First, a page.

Culture Shock, according to Dictonary.com, is defined as "a state of bewilderment and distress experienced by an individual who is suddenly exposed to a new, strange, or foreign social and cultural environment."
Picture someone who had never traveled outside the US suddenly finding herself living half a world away in Northern Africa. That was me several months after I got married in the early 1990's. It was one of the finest experiences of my life but not without a great deal of initial discomfort as the company that sent us to live in Egypt for three years provided no cross-cultural training. Not only was the language different but societal norms were different as well. I found out that telling someone you really liked their necklace resulted in them feeling obligated to give it to you and that sitting with the bottom of your foot pointed towards someone is an insult. A little understanding ahead of time would most certainly have saved some embarrassing cultural interactions!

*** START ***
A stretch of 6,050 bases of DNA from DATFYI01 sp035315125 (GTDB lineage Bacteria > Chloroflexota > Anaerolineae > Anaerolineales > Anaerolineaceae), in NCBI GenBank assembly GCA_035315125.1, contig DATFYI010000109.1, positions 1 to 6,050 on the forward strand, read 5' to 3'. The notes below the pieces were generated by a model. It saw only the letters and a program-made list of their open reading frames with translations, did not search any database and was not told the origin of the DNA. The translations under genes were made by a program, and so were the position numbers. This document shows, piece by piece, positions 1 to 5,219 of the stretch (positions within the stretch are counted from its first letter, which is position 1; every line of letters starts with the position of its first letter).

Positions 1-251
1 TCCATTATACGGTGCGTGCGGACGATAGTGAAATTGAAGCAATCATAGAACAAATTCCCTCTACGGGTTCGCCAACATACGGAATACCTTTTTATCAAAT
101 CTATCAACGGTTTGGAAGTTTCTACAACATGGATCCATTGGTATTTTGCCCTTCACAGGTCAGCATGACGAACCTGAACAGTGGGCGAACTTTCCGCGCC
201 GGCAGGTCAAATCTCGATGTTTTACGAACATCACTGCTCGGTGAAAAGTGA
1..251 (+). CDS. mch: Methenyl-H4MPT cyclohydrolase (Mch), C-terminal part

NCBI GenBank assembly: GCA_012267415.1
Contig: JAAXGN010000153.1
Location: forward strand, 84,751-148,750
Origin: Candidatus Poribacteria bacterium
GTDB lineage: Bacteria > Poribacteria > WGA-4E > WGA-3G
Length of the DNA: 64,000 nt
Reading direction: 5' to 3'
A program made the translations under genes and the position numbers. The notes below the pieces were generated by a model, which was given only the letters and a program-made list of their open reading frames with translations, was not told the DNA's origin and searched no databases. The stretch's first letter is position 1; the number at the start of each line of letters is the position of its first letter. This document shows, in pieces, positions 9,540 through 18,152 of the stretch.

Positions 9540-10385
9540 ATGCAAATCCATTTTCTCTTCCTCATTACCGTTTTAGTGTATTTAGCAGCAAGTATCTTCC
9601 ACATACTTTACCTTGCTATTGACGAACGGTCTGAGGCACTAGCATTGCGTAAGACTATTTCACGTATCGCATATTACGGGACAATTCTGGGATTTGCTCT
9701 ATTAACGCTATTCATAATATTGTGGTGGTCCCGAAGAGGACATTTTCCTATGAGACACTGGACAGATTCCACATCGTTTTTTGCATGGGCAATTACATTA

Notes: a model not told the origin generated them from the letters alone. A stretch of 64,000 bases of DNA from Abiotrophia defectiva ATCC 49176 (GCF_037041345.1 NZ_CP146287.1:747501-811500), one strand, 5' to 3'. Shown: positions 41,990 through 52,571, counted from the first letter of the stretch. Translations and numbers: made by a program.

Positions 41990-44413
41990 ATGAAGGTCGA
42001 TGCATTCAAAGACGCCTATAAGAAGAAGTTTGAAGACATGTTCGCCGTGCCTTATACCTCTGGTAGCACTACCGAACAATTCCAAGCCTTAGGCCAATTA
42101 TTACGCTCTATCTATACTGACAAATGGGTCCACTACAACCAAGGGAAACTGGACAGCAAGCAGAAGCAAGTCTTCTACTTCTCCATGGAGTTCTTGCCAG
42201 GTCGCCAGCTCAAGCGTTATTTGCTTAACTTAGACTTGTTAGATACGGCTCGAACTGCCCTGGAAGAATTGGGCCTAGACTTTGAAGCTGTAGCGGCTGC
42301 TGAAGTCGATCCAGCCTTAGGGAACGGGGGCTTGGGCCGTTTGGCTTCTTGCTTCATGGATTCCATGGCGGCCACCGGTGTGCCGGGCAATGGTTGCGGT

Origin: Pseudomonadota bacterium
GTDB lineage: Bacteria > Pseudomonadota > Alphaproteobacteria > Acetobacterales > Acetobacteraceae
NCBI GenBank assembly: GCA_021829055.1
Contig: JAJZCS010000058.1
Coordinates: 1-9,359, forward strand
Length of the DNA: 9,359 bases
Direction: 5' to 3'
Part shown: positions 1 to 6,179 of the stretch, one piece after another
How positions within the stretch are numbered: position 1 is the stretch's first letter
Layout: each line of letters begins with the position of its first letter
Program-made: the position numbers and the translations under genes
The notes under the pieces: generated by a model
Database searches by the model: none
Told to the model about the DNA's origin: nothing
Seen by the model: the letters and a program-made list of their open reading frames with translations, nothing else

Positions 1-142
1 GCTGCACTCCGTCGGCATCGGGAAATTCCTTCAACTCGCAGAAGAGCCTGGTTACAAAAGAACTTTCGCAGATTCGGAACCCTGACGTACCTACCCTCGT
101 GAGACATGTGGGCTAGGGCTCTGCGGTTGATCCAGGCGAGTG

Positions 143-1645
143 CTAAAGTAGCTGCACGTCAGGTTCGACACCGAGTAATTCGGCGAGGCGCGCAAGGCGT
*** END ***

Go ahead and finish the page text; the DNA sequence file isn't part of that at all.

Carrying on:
But, Culture Shock, if you look closely at the above definition, can also pertain to unfamiliar situations, even within your own country. Think about the first time you went to a network meeting to promote your business. Not many people are immediately comfortable walking into a group of strangers and giving a 30-second 'Elevator Speech'.
Online Site WikiHow has 7 Steps for Overcoming Culture Shock in a foreign country:
1. Keep an open mind
2. Make an effort to learn the local language
3. Get acquainted with the social conduct of your new environment
4. Do not take cultural familiarity or knowledge at face-value
5. Make sure you get to know the people in your new environment
6. Try to achieve a sense of stability in your life
7. Most importantly, maintain a sense of humor!
If you think about it, don't those tips apply to networking as well? The best networking is finding a group of individuals who make you feel like you’re welcome into their Culture and in doing so for others who may be feeling their own brand of Culture Shock.